Seismic location: When the ellipses don’t work
In my former job, I developed seismic and acoustic data processing algorithms for various government customers. At Sandia, I ended up with a dedicated team of software engineers coding these up and delivering them as software tools for analysts. One thing I was particularly proud of were my global-search probabilistic location algorithms, which could provide formal uncertainty estimates. Finally, we could get away from ellipsoids (approximations built for speed) and provide more realistic uncertainties!
After developing algorithms, and software, and delivering these to government customers, everyone hated the non-ellipsoidal solutions. They broke all the other tools in the ‘ellipse-industrial-complex’. Everything was built around ellipses (plotting programs, database schemas, etc.)! Analysts were trained to interpret ellipses, now here were these exotic-shaped hypervolumes! The software team was asked to write code that approximated our nice non-ellipsoidal solutions with ellipses and the exotic-shaped hypervolumes were dead in the water.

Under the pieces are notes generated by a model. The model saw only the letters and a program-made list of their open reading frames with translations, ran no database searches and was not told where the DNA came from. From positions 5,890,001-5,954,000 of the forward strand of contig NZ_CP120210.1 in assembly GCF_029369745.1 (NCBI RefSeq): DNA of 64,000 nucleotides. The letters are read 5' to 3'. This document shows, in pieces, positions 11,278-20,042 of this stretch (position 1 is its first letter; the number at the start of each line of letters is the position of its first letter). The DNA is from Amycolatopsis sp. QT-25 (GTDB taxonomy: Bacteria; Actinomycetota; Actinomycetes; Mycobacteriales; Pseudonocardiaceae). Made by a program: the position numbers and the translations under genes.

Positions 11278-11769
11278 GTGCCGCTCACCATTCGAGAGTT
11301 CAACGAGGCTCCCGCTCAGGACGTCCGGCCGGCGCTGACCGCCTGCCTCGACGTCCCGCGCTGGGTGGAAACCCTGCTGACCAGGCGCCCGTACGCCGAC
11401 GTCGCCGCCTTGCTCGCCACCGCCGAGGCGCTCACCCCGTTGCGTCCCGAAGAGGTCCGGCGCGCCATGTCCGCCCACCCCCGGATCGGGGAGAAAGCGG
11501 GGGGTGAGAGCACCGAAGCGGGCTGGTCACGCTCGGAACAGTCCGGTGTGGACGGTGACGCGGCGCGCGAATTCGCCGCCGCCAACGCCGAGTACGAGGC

My experiences prompted me to write a short paper that describes when the true location uncertainty isn’t ellipsoidal. I’m putting the finishing touches to revisions on the paper but the basic result can be described in just a few words: you get non-ellipsoidal shapes when you have sparse observations! The figure below illustrates a typical non-ellipsoidal solution for an event at 5 km depth recorded by three seismometers.
One thing I’ve learned about writing papers so far is that they don’t always have the type of impact you expect. I’d expect nothing less with this one, but at least I will have something to point to in future in my quest to kill the ellipse.
One thought on “Seismic location: When the ellipses don’t work”
I couldn’t agree more. One bad pick in a sparse solution 3 -5 stations could really jack things up. Typical ellipses distribute the error evenly and base the strike upon the coverage.
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